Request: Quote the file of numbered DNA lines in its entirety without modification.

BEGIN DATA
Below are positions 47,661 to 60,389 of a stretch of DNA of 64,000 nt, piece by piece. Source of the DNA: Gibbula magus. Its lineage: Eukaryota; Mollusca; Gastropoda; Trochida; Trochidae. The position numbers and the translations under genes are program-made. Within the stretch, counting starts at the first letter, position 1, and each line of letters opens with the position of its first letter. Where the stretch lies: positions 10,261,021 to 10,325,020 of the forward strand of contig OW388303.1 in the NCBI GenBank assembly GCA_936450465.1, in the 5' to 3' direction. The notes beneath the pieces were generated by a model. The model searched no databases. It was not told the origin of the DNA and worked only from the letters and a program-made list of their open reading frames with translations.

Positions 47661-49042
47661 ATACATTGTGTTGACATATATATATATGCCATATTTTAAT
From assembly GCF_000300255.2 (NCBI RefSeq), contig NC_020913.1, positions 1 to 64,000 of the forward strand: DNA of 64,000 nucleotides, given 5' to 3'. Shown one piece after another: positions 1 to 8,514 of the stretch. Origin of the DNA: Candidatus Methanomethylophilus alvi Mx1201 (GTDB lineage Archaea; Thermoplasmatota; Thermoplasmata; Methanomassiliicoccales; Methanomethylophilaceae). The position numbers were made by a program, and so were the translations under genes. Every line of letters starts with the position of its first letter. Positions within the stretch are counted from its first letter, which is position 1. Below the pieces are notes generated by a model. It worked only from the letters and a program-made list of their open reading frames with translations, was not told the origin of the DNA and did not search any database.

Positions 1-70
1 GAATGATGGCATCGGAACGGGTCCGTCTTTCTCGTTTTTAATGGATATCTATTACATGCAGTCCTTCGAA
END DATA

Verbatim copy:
Below are positions 47,661 to 60,389 of a stretch of DNA of 64,000 nt, piece by piece. Source of the DNA: Gibbula magus. Its lineage: Eukaryota; Mollusca; Gastropoda; Trochida; Trochidae. The position numbers and the translations under genes are program-made. Within the stretch, counting starts at the first letter, position 1, and each line of letters opens with the position of its first letter. Where the stretch lies: positions 10,261,021 to 10,325,020 of the forward strand of contig OW388303.1 in the NCBI GenBank assembly GCA_936450465.1, in the 5' to 3' direction. The notes beneath the pieces were generated by a model. The model searched no databases. It was not told the origin of the DNA and worked only from the letters and a program-made list of their open reading frames with translations.

Positions 47661-49042
47661 ATACATTGTGTTGACATATATATATATGCCATATTTTAAT
From assembly GCF_000300255.2 (NCBI RefSeq), contig NC_020913.1, positions 1 to 64,000 of the forward strand: DNA of 64,000 nucleotides, given 5' to 3'. Shown one piece after another: positions 1 to 8,514 of the stretch. Origin of the DNA: Candidatus Methanomethylophilus alvi Mx1201 (GTDB lineage Archaea; Thermoplasmatota; Thermoplasmata; Methanomassiliicoccales; Methanomethylophilaceae). The position numbers were made by a program, and so were the translations under genes. Every line of letters starts with the position of its first letter. Positions within the stretch are counted from its first letter, which is position 1. Below the pieces are notes generated by a model. It worked only from the letters and a program-made list of their open reading frames with translations, was not told the origin of the DNA and did not search any database.

Positions 1-70
1 GAATGATGGCATCGGAACGGGTCCGTCTTTCTCGTTTTTAATGGATATCTATTACATGCAGTCCTTCGAA